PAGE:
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I'm a new airbrush user with my first generic brand airbrush for practicing with before I commit to a more expensive model.

Recently my airbrush has started making a spluttering sound when I apply more air pressure. The paint is coming out unevenly. The paint is coming out as a very thin mist with lots of large droplets.

I'm using Vallejo acrylic paint, and Vallejo thinner.

I can't even put down a smooth base coat any more.

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    Have you disassembled and cleaned your airbrush. Dried paint on the needle and/or the nozzle can disrupt the vacuum effect which draws paint into the airstream. I clean my brush after every session. Aug 30 at 17:37
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    If the brush is clean, consider your paint to thinner ratio. Thinner doesn't just make the paint lighter so that the airstream can grab it and so it can get through the gun, it also breaks down the paint's tendency to clump together. You can't just skimp on the thinner and compensate by increasing the air pressure. If you do, you get large droplets. Aug 30 at 17:53
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Good advice from Henry Taylor in the comments. A clean nozzle and proper thinning are two key things. Another is various problems with air in the wrong amounts and the wrong places.

Why Your Spray Gun is Spitting is a good article on the common problems and fixes. Some of the components mentioned may not apply to your airbrush, but I'll paste the essential portion (bulk of the article), here in case the link dies:

  1. Fluid Nozzle – The first area to check if your spray gun is spitting is the fluid nozzle. A loose fluid nozzle does not properly seat in the tip of the spray gun and causes air to enter the fluid supply resulting in spitting. To solve this issue properly tighten your fluid nozzle or if unable to tighten the fluid nozzle inspect the head of the spray gun to see if there is any stripping of the fluid seat or the fluid nozzle threading is stripped.

  2. Air Cap Properly Matched – If you are using a siphon/suction-fed spray gun, the correct air Cap is vital to being able to properly spray and not experience spitting. With a suction fed spray gun you have to use a suction/ siphon fed spray gun air cap and NOT A PRESSURE FED AIR CAP. Siphon-fed air caps cause air to be drawn across the material allowing it to be supplied and sprayed; a pressure cap will not create a suction effect, resulting in fluid not being supplied to the spray gun.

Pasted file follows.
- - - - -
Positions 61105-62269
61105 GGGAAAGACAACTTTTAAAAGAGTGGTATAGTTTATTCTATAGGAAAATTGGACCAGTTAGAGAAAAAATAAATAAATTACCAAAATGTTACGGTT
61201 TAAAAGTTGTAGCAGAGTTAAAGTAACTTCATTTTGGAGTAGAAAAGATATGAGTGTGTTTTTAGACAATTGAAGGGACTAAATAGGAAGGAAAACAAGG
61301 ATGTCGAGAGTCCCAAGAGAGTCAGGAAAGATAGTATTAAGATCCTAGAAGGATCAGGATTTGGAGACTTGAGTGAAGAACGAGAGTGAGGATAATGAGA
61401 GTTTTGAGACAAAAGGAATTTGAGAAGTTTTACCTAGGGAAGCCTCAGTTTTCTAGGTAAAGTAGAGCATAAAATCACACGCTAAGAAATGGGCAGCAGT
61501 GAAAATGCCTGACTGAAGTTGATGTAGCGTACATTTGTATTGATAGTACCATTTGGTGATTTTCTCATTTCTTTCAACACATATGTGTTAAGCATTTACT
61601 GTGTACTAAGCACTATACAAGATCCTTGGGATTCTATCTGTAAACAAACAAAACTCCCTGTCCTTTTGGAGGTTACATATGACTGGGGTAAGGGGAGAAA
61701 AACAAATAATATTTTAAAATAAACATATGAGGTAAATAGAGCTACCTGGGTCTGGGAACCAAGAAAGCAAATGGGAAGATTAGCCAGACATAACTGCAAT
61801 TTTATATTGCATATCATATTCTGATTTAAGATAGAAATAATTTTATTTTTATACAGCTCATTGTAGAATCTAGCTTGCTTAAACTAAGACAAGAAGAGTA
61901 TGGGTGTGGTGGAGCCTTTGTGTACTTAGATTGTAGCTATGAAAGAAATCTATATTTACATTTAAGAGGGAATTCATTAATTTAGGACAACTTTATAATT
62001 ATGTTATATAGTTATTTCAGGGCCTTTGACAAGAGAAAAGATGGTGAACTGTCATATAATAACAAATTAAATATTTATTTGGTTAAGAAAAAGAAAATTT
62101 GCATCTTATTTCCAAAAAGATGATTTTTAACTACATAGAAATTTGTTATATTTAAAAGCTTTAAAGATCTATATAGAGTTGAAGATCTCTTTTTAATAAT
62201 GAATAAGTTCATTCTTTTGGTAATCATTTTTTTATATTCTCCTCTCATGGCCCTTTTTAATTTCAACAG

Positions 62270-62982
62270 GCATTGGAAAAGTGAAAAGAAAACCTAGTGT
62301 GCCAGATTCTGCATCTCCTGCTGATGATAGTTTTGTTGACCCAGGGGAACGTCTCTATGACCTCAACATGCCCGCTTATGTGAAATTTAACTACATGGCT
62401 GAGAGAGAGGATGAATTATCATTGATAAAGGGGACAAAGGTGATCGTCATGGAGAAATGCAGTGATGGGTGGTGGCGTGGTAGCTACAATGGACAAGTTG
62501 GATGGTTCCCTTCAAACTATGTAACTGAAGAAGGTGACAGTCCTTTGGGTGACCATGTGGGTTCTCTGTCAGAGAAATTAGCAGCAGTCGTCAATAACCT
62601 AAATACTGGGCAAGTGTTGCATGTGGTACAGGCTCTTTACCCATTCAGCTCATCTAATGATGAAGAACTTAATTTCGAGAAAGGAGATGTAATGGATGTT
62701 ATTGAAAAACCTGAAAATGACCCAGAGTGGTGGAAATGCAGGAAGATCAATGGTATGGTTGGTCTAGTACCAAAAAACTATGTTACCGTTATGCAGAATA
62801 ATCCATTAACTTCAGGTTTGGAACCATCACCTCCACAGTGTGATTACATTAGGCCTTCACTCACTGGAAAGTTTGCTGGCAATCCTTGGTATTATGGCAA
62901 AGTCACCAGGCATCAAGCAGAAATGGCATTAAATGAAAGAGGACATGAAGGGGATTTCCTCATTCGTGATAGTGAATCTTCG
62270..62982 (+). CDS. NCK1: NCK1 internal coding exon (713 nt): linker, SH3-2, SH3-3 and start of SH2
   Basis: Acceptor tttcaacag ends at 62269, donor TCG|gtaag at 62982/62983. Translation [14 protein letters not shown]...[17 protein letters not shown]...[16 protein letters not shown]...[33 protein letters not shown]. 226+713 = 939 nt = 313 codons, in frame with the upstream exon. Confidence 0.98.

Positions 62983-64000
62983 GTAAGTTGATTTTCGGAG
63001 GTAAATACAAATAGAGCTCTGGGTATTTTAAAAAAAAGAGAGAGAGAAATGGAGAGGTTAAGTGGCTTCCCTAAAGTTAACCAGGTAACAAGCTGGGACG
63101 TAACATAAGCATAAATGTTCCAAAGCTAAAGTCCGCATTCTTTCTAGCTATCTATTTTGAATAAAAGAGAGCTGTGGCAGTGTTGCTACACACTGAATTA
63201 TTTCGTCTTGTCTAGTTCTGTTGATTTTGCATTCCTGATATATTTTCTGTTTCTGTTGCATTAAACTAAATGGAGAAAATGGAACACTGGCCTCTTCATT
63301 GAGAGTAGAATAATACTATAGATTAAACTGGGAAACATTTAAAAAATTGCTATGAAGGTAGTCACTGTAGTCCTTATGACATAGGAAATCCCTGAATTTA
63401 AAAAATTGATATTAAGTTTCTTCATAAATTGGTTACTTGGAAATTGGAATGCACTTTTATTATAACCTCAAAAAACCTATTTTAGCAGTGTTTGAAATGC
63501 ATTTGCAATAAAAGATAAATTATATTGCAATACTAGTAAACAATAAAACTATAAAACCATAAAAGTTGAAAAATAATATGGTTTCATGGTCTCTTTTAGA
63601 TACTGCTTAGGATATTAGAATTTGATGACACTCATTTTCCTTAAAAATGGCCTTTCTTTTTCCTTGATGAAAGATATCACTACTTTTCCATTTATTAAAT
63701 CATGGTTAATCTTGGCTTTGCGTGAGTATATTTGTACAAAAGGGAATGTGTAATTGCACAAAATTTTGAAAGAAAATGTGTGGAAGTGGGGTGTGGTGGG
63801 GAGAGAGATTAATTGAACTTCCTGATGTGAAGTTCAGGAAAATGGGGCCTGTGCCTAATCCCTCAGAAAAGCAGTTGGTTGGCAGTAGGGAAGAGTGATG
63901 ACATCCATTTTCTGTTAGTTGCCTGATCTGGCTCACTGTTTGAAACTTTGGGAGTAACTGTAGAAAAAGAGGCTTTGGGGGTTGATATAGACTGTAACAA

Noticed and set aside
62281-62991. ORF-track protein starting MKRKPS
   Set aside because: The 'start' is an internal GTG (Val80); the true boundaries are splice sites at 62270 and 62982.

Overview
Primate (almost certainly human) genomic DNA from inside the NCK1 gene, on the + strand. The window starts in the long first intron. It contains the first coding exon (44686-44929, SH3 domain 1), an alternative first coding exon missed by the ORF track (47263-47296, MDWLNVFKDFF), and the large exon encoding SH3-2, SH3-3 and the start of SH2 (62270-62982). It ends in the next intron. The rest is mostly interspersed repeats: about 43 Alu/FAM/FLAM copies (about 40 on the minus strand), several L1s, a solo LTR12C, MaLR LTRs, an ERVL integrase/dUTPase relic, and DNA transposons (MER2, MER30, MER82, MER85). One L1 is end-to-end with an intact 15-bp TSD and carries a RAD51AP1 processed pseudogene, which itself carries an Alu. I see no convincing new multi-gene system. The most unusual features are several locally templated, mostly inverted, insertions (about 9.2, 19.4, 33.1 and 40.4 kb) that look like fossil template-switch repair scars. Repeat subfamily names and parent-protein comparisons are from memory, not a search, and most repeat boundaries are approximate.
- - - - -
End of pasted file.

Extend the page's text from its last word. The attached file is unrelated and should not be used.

3. Packings - If you have the correct air cap and fluid nozzle, it might be that your packing nut is bad or the physical packings are worn. Inspect the packing nut to ensure it is tight as well as the packings to ensure they are not worn or missing. If the packings are missing, make sure to order new packings.

  4. Fluid Connections- If you are using a pressure-fed spray gun, make sure your fluid connection is tightly applied to your spray gun.

  5. Gravity or Suction Cup – If you are using a gravity or suction-fed spray gun, make sure your cup is seating tightly into the spray gun. Inspect the threads of the cup to ensure they are not stripped as well as inspect the threads of your spray gun to ensure they are in good shape and not stripped. If either are stripped replace the cup or gun body if necessary (or buy a new spray gun).

  6. Material is to Heavy/Viscous – If you're using a suction-fed spray gun, your coating may be too viscous to be sprayed with a suction-fed spray gun. If you want to use a suction-fed spray gun to spray the material, you can try increasing the fluid nozzle and/or selecting a higher CFM air cap (which will allow for better draw of the material up to the fluid nozzle).

  7. Air Cap Clogged (Suction Spray Gun) – Check your air cap to ensure that is not blocked by any paint. If it is, clean it out using a cup of proper cleaner.

  8. Fluid Pressure too Low – If you're using a pressure-fed spray gun, you may not be applying enough pressure to your coating to supply the gun appropriately. This often happens with very thin material like stains that you are trying to keep coating to a small amount. To remedy this, try applying a little more pressure to the coating and then using your fluid adjustment knob to restrict fluid to the spray gun.

  9. Fluid Passage Clogged – Clean the fluid passage of your spray gun with an appropriate cleaner to ensure no particle has become lodged in the spray gun due to sitting for a while or a partial hardening of material. If this is a recurring issue consider adding a fluid filter to your pressure pot or straining your material prior to spraying appropriately.

Note: This quotation has been corrected for spelling, punctuation, and capitalization to improve readability.

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  • Everything was OK at first, then I changed colors. I rinsed the brush out with water, then airbrush cleaner, then flushed with water again. Then I dried it and left it to settle. After that, it went wrong. Aug 31 at 8:22
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    Then I dried it and left it to settle After each session you should disassemble the Airbrush, take the needle out and clean the needle and nozzle properly with an old brush, cleaner and some paper towels. Between colors you can fill some water in your airbrush, "pinch" the nozzle with your thumb and index and then slowly letting some air out. This will flush out most of the pigments that way.
    – Lapskaus
    Sep 1 at 13:49

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